cillliati, Cleveland, Detroit, Cellar Keys,
KansasCitv, Mo., Mobile, Newport News,
Nt w Orleans, Port Huron, Mich., Pell
Hlicnla and Philadelphia, whose salaries
I were reduced in order to avoid a defi?
ciency in the appropriation for the collec?
ting of revenues: contiiiulni! Improve?
ment of the Mississippi river fr?re, head
I of the passes to the mouth of tin- Ohio,
NEW POSTAL LAW.
Washington, Feb. 18.?The Senate
passed to day without a word of explana?
tion, the bill which, if it. become- a law,
will extend the postal card service. Its
title is "A bill to extend the Uses of the
mail service." It was introduced in the
early part of last session by Mr. Yilas and
was referred to the [postolllce committee,
from which it was reported back with
amendments. A week ngo an attempt
was made to have it. passed by unani?
mous consent, but objection was made by
Mr. Allen, who said from the reading of
the bill it appeared to propose the con?
ferring of a monopoly. Mr. \ il ls admit?
ted that it conferred a monopoly, but said
that as the company concerned owned
the patent for the invention then- must
necessarily be a u otiotmly. Mr- Allen
promised to look into the matter: and
when Mr. Yilasasked unanimous conseut
to-day for the passage of the bill, and
said that Mr. Allen was satisfied with it
no objection was made and the bill was
passed without its beim; even read except
i by the title.
Its purpose is to allow the circulation
by mail of postal cards ami enveh lies,
with coupons attached patented and
owned^by a West Virginia corporation,at
regular postal can's and letter rates,
"paid on oresentarion of the coupons
from the said cards and envelopes when
detached at. the Office of delivery."
The Postmaster Genera) Is to test the
principal operation of tin- plan in one or
two more important cities, and is tu sus?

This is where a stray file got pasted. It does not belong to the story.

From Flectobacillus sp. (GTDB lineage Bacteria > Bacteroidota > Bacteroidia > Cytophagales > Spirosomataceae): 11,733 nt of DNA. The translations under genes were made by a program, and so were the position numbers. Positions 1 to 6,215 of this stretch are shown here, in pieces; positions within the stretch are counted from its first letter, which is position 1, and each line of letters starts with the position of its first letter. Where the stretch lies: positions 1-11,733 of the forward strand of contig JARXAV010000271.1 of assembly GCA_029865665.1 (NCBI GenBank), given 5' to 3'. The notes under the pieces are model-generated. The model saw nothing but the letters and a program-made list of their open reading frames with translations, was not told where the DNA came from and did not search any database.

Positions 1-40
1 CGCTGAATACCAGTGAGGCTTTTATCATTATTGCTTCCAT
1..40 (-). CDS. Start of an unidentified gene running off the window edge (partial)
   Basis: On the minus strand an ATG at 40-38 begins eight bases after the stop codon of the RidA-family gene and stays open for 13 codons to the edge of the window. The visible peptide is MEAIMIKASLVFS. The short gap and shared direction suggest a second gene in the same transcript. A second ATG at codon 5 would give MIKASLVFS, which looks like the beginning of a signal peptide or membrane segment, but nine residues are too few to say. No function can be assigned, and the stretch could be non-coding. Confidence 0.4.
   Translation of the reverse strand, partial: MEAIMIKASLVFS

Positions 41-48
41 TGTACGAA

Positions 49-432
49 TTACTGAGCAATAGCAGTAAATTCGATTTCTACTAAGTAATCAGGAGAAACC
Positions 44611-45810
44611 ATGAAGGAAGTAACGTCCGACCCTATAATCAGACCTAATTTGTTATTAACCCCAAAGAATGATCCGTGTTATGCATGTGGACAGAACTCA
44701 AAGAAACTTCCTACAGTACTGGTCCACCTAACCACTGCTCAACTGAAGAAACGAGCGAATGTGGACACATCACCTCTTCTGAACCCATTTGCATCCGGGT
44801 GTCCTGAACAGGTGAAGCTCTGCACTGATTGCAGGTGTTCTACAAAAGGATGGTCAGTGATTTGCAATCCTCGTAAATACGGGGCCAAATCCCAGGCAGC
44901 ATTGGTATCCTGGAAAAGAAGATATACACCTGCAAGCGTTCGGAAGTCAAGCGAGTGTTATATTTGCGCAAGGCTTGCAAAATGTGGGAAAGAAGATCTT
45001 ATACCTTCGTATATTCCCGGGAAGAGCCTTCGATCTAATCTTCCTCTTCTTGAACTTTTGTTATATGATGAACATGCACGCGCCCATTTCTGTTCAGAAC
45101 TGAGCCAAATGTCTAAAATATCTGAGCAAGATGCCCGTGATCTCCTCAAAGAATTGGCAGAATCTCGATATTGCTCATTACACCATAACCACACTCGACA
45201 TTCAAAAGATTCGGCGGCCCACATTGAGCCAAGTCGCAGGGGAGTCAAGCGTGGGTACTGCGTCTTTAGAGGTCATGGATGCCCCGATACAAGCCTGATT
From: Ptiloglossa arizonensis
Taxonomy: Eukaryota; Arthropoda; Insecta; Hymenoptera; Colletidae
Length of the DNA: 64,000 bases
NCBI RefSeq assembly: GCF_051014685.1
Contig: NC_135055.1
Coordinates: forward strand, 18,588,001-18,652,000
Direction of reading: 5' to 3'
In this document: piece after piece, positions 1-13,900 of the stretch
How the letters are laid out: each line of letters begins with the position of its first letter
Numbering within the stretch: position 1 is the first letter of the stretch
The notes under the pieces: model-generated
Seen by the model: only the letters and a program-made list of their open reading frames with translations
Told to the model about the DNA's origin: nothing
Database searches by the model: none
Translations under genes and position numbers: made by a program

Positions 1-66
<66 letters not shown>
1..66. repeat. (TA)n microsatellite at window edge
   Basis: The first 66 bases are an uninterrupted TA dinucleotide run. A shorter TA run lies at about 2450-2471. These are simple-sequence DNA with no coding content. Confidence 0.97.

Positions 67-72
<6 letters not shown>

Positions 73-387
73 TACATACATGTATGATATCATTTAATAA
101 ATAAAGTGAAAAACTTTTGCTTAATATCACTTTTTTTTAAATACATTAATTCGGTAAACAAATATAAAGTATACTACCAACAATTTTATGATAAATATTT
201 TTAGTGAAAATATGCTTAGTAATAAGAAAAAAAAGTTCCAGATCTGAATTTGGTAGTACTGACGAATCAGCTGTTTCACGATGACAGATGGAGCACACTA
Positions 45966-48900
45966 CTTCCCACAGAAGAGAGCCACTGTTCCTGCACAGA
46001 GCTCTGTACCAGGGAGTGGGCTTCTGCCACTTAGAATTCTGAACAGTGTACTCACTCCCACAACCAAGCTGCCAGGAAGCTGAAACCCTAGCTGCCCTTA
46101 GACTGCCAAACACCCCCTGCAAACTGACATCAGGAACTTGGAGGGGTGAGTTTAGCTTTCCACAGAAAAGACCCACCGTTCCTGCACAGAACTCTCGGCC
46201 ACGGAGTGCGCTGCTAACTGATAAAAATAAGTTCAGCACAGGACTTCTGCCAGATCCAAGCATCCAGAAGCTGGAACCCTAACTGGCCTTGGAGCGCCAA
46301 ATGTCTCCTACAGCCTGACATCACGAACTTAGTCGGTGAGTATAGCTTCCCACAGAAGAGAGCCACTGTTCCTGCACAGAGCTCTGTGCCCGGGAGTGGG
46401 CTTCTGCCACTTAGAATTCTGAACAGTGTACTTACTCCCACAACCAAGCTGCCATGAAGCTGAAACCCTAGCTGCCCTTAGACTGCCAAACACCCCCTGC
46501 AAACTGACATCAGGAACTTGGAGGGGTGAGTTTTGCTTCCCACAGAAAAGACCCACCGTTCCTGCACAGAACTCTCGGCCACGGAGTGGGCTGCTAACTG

pend its operation if the test proves un?
favorable. There ate nine sections to the
bill: but thev do not convey a very clear
idea of the plan. The Senate had spent
only t wenty minutes in legislative session
when, on mot ion of Senat or Sherman, t he
galleries were cleared, the doors closed
and the considerat ion of executive Intsi
ness entered upon. At 0:45 the Senate
adjourned until to morrow.
HIS HEAD CUT OFF.
Winston, X. C, Feb. 18.?Frank
Pierce, a 14-year-old boy, while riding on
the steps of a railroad car in Salisbury
last, night was thrown <>|T. The train was
ruunine backwards and it ran over and
severed the boy's head from Ins body.
The head was cut into four pieces.
Remember that we inaugurated a year
ago the now popular prices, s:>.:."> and s I
lor coal. See We lead, others some?
time follow. I. II. WILKINSON & Co.,
103 Third street s. w. 'Phone 210.
N'OKE, VA., FRIDA
KYLE WINS IIIS FICHT.
Deserted by His Party Ho Lauds the
j. ir. KVI.K.
Pierre, S. 1).. Feb. 18.?I. II. Kvle
was to-day elected United States Senator
by the solid Republican vote and a few
Populists who stayed witli him. Most
of the Populists deserted him, but
euotigh remained t o give him the required
number to eleet.
Munii Page, of Virginia, Was Elect oil
President of the Council.
Washington, Feb. 18; ? The Supreme
Council of the farmers' Alliance was in
session here. Resolutions were adopted
('ailing on the Senate to defeat the
\ Loud postal bill because, as asserted, iu
I is not a measure uiving a necessary in- |
crease in the postal revenues, but it is
calculated tu work a hardship on the
people by inereasinu the cost of their lit
Recommending the Rochdale co-opera?
tive system a- the one best adapted to the
needs of i he order.
Ptotestiug attainst 'the ratification of
the pending arbitration treat v. because,
as nllcgcd, it is. "a dangerous diversion
! from the path marked out by Washing
Declaring the council opposed to the
j releasing of the Government liens on the
j Pacific railroads, either by legislative or
i execuMve action, without the payment in j
[ full of both principal and interest to the
I United Slates as they become due, and in
I default of that demanding that the Gov*
eminent take possession of and operate
the roads in the interest of the people.
The following officers for the ensuing
year were elected:
President?Mann Pa"c, of Virginia.
Vice president--C. Vincent, Indiana.
Secretary-treasurer?W. i\ Bricker,
Executive committee?Mann Page,Vir?
ginia: 1!. A. Southwnrth, Colorado: .lohn
Broiniu, "'Vest. Virginia: A. B. Welch.
New York, and \V. A. Stokes, South
A LIGHT TRUST.
An Electric Lamp Combination Has Been
St. Louis. Feb. is.?The Republic to- !
day says: One of the most, powerful
combinations ever formed in the United
States has .just, been entered into by prob?
ably a do/.en of the largest manufacturers
of jncantlcscent lamps.
The combination seeks to regulato the
price of incandescent lamps all over the
country. It had its origin in this city,
ami is already eugnged in an effort to
crush out conipetitii.n through threats
for suits for damages for alleged in?
fringements upon certain patents.
There has been no exchange of stock or
consolidation of the physical effects of the
companies, but. instead the combination
has been effected through the pooling of